New York, NY Equitable Building Fire, Jan 1912

Equitable Building 1906 Equitable Building Fire Equitable Building Fire - Rescue of William Giblin Equitable Building Firemen Fighting the Fire Equitable Building Fire Equitable Fire (thanks to Mark Frazier) New York City NY Equitable Fire 1-9-1912.jpg

WILLIAM GIBLIN, president of the Mercantile Safe Deposit Company, was one of those injured. He narrowly escaped death. When the news of the fire reached him in his home he was sitting up with his wife, who is critically ill. Hurrying to the Equitable building he entered one of the vaults, containing $6,000,000 of securities, for the purpose of carrying them out. He was accompanied into the vault by one of his men. The keys to the vault were left outside when it had been unlocked. While the men were in the vault the door was shoved to by falling wreckage, the spring lock was snapped and the two men found themselves prisoners with the fire above them and the wreckage piling up around their prison. When finally they were discovered it was impossible to get the door open. GIBLIN and the other man pleaded with the firemen to hurry and save them from suffocation. It was not until several of the bars of the vault had been sawed through with a hacksaw and then pulled outward by many firemen manning ropes that had been attached to the several bars that GIBLIN was released. Meantime Father McGEAN a chaplain of the Fire Department, had knelt near the men and prayed for their deliverance. GIBLIN was hurried to a hospital. The man who was with him in the vault was suffocated and was dead when carried out.

A grisly token of the toll of death taken by the fire was in plain view all day in the frozen doorway of the Mercantile Safe Deposit Company. A man's hands, covered with ice, clutching the bars of the door that had stood so long as an advertisement of the strength of the company's vaults. The belonged to WILLIAM CAMPION, a watchman, who met his death while he, and President GIBLIN of the company, were trying to escape, having locked themselves in by mistake.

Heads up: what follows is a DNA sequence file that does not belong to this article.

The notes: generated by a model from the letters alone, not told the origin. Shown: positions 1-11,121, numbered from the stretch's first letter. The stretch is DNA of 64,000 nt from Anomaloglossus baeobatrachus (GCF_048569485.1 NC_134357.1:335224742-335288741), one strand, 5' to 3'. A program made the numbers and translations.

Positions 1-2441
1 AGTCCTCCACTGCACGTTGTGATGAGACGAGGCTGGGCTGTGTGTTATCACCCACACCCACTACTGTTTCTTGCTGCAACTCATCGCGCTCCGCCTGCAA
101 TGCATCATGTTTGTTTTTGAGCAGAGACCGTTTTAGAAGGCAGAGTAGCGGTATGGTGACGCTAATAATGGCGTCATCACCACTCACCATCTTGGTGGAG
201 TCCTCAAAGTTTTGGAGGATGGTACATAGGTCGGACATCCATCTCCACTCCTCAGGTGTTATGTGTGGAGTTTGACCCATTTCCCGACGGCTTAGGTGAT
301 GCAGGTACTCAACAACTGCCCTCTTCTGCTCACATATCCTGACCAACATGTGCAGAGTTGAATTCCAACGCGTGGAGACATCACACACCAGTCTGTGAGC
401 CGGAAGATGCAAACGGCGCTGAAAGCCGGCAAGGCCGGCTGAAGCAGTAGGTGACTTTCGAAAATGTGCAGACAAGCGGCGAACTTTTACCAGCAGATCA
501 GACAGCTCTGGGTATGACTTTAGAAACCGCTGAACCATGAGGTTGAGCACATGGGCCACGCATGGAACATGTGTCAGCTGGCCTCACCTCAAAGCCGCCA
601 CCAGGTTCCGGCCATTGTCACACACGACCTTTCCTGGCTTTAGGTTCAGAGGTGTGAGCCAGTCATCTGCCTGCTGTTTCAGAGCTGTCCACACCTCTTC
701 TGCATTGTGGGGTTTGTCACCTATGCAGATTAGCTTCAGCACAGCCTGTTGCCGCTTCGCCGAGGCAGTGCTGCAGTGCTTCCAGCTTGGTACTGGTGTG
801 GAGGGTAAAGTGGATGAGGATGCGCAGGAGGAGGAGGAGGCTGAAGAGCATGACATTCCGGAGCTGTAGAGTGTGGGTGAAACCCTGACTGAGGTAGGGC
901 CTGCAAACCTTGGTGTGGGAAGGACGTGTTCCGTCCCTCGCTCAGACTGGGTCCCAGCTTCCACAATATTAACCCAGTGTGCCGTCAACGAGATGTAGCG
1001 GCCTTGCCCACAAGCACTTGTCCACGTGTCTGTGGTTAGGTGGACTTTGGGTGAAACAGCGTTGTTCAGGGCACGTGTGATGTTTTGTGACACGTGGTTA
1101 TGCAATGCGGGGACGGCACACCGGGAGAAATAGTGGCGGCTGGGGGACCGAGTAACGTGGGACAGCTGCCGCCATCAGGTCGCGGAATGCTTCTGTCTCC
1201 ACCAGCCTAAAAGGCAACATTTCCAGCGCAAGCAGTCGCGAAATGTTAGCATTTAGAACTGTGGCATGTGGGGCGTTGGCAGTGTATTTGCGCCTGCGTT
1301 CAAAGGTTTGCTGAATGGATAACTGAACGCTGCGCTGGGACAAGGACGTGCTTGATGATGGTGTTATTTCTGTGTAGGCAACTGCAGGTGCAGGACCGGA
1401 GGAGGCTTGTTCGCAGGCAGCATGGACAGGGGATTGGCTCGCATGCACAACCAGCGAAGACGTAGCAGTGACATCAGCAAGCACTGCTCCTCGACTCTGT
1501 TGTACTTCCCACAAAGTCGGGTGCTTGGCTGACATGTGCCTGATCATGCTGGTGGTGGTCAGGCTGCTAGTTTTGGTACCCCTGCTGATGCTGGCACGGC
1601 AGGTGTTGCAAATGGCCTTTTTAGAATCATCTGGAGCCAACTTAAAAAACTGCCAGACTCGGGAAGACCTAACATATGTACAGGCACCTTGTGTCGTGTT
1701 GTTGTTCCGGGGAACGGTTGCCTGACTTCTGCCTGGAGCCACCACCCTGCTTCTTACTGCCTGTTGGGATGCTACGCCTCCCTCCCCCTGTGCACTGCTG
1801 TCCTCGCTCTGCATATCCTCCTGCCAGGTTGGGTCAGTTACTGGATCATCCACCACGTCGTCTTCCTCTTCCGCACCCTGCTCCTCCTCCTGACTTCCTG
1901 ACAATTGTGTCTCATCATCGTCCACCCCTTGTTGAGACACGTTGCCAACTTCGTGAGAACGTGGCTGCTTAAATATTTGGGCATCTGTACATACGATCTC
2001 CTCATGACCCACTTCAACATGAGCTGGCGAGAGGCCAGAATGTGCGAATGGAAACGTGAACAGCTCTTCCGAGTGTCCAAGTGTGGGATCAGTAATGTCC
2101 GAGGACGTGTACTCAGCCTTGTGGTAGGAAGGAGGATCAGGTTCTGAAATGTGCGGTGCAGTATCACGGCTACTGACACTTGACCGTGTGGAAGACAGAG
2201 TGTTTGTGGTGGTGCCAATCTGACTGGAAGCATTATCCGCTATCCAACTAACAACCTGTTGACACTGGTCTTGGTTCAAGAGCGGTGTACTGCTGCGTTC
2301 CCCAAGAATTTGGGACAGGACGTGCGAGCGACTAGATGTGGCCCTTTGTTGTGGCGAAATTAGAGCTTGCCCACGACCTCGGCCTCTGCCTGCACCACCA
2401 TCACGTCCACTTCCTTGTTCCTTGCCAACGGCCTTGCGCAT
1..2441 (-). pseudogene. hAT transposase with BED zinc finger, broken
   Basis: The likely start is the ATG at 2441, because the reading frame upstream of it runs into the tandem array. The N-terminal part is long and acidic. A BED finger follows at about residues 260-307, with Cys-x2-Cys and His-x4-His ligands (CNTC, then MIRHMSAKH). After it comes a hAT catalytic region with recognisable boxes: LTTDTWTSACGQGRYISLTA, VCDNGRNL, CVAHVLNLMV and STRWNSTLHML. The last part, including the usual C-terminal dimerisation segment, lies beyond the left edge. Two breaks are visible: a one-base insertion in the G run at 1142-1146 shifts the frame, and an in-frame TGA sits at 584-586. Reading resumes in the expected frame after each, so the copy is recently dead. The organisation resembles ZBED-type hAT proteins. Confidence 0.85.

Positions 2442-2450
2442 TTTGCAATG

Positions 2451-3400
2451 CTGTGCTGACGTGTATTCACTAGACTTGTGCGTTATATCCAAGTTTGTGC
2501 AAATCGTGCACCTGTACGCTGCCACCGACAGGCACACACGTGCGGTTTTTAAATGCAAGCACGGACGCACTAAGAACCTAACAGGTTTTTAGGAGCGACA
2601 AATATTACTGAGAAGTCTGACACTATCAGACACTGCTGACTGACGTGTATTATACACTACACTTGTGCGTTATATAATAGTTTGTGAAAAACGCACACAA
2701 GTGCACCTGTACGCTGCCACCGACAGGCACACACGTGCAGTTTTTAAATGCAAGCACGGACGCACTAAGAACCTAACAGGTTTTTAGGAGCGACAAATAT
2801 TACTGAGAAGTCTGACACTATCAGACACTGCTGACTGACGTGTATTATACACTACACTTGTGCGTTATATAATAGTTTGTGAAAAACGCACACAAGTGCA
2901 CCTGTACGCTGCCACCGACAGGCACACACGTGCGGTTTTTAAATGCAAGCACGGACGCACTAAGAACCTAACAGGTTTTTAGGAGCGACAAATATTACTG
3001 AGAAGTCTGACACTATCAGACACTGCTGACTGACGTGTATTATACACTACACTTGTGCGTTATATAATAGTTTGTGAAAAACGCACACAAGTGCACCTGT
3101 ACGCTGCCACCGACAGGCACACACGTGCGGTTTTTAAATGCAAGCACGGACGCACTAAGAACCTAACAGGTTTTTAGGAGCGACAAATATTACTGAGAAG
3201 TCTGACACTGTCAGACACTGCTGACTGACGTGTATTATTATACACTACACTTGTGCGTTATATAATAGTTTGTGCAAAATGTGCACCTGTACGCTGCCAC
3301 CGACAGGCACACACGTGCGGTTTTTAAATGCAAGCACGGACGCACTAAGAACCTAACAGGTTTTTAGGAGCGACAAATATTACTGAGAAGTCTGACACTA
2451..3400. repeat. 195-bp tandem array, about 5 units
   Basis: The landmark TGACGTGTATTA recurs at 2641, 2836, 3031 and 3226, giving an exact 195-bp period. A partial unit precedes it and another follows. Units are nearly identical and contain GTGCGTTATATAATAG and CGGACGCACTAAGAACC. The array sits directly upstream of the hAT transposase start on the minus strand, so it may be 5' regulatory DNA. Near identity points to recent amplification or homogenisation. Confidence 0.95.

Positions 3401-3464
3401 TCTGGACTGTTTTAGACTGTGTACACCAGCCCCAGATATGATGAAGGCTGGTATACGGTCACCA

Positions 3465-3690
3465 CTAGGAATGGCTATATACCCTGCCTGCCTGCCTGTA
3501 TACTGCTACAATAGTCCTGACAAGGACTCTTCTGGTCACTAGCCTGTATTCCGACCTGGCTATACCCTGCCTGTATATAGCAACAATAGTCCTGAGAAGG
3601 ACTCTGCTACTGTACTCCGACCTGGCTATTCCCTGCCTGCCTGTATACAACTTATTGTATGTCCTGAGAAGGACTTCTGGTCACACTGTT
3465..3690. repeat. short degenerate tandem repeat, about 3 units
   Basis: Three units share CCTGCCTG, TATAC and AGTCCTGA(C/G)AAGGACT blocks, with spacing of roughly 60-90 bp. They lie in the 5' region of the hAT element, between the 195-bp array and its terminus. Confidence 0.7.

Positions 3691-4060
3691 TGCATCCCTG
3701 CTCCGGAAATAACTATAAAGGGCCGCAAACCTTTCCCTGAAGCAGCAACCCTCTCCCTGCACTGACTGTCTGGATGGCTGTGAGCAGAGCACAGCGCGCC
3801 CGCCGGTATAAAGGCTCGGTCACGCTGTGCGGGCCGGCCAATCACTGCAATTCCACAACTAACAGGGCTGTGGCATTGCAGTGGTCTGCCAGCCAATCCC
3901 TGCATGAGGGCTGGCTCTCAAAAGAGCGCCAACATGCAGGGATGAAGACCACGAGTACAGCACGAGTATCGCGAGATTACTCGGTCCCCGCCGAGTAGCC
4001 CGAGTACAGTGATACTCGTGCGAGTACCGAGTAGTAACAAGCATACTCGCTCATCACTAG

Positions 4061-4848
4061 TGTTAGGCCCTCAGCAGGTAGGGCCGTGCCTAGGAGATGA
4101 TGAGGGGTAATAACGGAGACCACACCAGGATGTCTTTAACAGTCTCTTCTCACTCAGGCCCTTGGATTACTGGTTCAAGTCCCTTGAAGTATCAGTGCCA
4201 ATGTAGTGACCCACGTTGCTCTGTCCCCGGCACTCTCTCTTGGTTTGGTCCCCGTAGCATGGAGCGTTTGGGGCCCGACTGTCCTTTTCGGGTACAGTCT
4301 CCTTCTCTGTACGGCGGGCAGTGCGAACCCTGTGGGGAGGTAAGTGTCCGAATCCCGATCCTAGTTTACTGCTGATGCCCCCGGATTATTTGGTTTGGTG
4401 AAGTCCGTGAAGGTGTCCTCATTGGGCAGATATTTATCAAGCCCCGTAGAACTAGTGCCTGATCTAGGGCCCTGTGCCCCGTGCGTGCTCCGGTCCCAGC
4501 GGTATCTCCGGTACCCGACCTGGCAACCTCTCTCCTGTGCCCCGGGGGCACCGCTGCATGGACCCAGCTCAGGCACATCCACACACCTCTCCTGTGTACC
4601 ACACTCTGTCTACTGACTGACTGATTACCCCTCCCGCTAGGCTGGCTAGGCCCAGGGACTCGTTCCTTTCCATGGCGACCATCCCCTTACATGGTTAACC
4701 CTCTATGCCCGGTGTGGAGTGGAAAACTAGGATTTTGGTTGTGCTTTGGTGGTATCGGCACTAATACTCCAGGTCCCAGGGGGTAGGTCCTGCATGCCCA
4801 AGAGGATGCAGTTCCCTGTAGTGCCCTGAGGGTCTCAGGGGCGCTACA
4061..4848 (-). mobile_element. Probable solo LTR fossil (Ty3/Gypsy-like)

It is practically impossible to exaggerate the enormous property losses involved in this fire. Aside from the valuable building, and the contents of the many richly furnished offices, not to speak of innumerable law libraries belonging to tenants, there were lost the great law libraries of the Equitable Society and the Lawyers' Club, both of which were numbered among the finest collections of legal records in the country. All of the 1,600,000 record cards of the Equitable Life Assurance Society, which were kept in thin steel cabinets in the secretary's office, have been destroyed. But fortunately a duplicate set of these cards was kept in the Hazen building. It will take five years to copy off another duplicate list, however.

The business of Wall Street was tied up for hours. The fire threatened early in the morning to sweep across narrow streets and seize upon the Chase National Bank, the Clearing House, the American Exchange Bank and the American Surety Co., building.
E. E. Rittenhouse, of the Equitable Company, said that the securities in their own vaults amounted to between $250,000,000 and $300,000,000. The cash in the vaults consists of $4,000,000, belonging to the Equitable Trust Co., and $6,000,000 belonging to the Mercantile Trust Co.

Among these buried securities are what is said to be the bulk of the Belmont and the E. H. Harriman estates. Here is the list:
Gould Estate, $100,000,000.
Equitable Trust Co., $50,000,000.
Harriman estate, $125,000,000, in the Mercantile Trust Co.'s vaults.
Thomas F. Ryan, $100,000,000.
August Belmont, $150,000,000, in the Belmont vaults.
Kuhn, Loeb & Co., $100,000,000.
Kountze Bros., $10,000,000.
Wm. A. Read & Co., $25,000,000.
Mercantile Trust Co., $70,000,000.

The Cranbury Press New Jersey 1912-01-12